Australian Prime Minister Joe Lyons unveiling the Dog in 1932
Like much of Australia's early folklore, the origins of the Dog on the Tuckerbox are clouded in mystery, uncertainty and controversy.
Yet, as with 'Waltzing Matilda', its origins lie firmly in the Australian bush and the early pioneers - who in this case forged west and south from the colonial headquarters in Sydney, following the explorers searching for the source of the Murrumbidgee River. Numbers of them took up holdings in the Gundagai district in the period 1830-50.
They were hard and hazardous times with supplies and stores having to be transported along makeshift tracks over rough terrain by bullock teams. To pass the time while often being bogged, or for the river level to fall at crossings such as Muttama Creek near Gundagai, 'bullockies' would recite doggerel and rhymes picked up on their travels - and, sometimes, even write a few lines. Often on such occasions the bullocky's dog would sit guarding its master's tuckerbox and possessions while he was away seeking help.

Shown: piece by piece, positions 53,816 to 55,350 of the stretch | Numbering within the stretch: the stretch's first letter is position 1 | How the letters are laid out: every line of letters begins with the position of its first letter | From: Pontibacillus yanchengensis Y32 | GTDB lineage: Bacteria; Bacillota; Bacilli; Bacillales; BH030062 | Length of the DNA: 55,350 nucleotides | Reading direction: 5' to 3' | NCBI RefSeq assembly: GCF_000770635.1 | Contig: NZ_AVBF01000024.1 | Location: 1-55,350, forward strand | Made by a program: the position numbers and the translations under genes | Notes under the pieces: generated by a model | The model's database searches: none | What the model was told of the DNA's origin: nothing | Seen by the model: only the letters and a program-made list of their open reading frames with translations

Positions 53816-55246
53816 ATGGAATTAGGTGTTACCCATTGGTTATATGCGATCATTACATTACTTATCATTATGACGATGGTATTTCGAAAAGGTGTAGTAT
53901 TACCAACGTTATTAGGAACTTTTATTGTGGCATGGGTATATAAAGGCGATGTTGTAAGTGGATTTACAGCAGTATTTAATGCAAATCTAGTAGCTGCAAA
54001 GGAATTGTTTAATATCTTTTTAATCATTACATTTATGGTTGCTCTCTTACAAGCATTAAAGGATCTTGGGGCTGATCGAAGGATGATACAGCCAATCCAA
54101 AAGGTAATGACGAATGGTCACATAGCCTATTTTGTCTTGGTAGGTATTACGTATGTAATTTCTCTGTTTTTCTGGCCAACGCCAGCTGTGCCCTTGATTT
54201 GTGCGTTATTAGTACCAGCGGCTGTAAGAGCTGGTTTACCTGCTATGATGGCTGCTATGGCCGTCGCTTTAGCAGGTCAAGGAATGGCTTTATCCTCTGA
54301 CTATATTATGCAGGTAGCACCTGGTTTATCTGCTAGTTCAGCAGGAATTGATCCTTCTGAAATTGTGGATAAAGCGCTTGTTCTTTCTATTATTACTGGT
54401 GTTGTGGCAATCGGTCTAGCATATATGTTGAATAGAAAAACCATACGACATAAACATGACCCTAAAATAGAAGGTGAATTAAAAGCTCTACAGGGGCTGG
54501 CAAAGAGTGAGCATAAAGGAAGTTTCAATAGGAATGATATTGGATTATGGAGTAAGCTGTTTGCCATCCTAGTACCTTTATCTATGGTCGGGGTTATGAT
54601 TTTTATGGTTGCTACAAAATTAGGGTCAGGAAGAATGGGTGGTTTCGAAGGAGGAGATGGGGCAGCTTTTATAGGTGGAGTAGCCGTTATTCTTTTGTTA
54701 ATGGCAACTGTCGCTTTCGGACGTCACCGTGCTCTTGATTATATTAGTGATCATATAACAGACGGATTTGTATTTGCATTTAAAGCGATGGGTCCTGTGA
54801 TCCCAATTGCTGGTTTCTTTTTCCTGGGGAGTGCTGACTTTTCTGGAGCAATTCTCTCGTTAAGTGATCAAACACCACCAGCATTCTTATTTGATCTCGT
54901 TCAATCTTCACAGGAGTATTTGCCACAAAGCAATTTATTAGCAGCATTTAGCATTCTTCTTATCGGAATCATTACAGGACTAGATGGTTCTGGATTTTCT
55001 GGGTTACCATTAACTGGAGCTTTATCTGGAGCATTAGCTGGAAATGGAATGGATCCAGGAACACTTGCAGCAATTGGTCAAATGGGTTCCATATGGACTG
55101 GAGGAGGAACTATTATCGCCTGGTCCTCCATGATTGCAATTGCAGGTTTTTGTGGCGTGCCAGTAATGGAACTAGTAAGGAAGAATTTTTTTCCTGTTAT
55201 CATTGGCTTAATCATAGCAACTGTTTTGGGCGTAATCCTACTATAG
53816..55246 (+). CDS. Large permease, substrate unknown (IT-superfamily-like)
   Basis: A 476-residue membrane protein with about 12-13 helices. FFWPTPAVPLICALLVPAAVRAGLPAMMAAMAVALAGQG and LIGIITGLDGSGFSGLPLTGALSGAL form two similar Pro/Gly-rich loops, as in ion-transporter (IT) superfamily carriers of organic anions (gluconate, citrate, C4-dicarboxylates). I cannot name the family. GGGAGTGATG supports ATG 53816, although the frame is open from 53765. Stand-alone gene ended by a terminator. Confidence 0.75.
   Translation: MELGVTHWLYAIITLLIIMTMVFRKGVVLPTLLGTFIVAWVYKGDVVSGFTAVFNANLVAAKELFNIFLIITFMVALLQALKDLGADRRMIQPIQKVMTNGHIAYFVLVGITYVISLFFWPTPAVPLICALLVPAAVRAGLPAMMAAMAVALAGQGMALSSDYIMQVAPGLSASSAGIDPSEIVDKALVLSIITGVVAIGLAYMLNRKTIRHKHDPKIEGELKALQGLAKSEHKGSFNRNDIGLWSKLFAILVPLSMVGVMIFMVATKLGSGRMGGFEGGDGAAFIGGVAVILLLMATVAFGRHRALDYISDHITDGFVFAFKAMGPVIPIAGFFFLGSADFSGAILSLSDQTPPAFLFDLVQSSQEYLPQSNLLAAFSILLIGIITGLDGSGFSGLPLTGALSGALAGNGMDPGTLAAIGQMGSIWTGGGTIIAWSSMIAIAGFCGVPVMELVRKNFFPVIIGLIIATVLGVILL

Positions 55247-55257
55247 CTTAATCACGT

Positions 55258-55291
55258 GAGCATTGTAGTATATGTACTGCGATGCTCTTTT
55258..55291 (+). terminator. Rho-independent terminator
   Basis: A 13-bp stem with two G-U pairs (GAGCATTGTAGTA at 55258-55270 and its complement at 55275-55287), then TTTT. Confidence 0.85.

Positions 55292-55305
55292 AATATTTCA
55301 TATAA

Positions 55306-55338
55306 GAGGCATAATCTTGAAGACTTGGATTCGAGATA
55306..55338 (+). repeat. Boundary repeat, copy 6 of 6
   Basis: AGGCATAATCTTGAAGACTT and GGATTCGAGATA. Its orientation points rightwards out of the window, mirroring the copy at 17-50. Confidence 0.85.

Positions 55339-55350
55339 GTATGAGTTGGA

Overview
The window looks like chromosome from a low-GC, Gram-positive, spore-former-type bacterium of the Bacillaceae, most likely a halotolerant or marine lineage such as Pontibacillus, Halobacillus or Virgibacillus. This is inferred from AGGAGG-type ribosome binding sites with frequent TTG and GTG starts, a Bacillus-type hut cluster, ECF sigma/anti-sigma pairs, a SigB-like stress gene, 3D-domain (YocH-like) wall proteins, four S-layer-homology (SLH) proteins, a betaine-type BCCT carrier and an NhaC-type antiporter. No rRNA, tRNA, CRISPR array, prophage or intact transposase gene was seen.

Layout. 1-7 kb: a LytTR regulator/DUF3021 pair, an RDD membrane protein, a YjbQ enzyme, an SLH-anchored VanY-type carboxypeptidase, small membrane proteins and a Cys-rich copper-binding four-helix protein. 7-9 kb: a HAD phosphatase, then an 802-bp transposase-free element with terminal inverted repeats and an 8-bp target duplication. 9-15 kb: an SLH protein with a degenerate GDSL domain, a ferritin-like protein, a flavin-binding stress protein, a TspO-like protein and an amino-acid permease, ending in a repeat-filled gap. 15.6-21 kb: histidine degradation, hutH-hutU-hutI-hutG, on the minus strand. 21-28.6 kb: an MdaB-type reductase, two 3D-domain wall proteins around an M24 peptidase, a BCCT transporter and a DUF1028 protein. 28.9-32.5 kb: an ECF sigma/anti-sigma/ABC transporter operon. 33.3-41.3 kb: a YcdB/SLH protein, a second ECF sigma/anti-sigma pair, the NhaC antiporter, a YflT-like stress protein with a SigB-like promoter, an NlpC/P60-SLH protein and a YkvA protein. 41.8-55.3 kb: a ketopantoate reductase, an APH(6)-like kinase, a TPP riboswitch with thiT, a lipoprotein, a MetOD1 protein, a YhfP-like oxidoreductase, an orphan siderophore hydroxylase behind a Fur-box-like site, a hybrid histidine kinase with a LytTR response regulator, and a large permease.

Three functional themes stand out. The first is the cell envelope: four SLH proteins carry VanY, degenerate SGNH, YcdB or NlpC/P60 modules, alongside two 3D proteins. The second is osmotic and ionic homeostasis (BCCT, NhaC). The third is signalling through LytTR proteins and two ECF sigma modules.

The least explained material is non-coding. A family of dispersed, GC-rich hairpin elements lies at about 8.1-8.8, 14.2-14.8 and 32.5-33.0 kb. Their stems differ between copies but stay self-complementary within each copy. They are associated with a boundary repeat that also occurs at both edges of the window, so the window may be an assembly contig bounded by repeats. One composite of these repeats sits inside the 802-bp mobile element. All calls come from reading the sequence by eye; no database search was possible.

So was the legend of 'The Dog on the Tuckerbox' born in the 1850s. Whoever the author (using the pen name 'Bowyang Yorke'), the verse was amended some time later and promoted as a poem by Jack Moses. Its popularity quickly spread, capturing the imagination of Australians both in the bush and throughout the colony. Though the legend was also immortalised by Jack O'Hagan in 1937 in his popular song that put Gundagai on the world map, controversy continued over the exact location of the monument - 5 or 9 miles from the town - and later, on whether to move the famous monument in, or closer to, the town.
From The Dog On The Tuckerbox - Its Story by Lyn Scarff.
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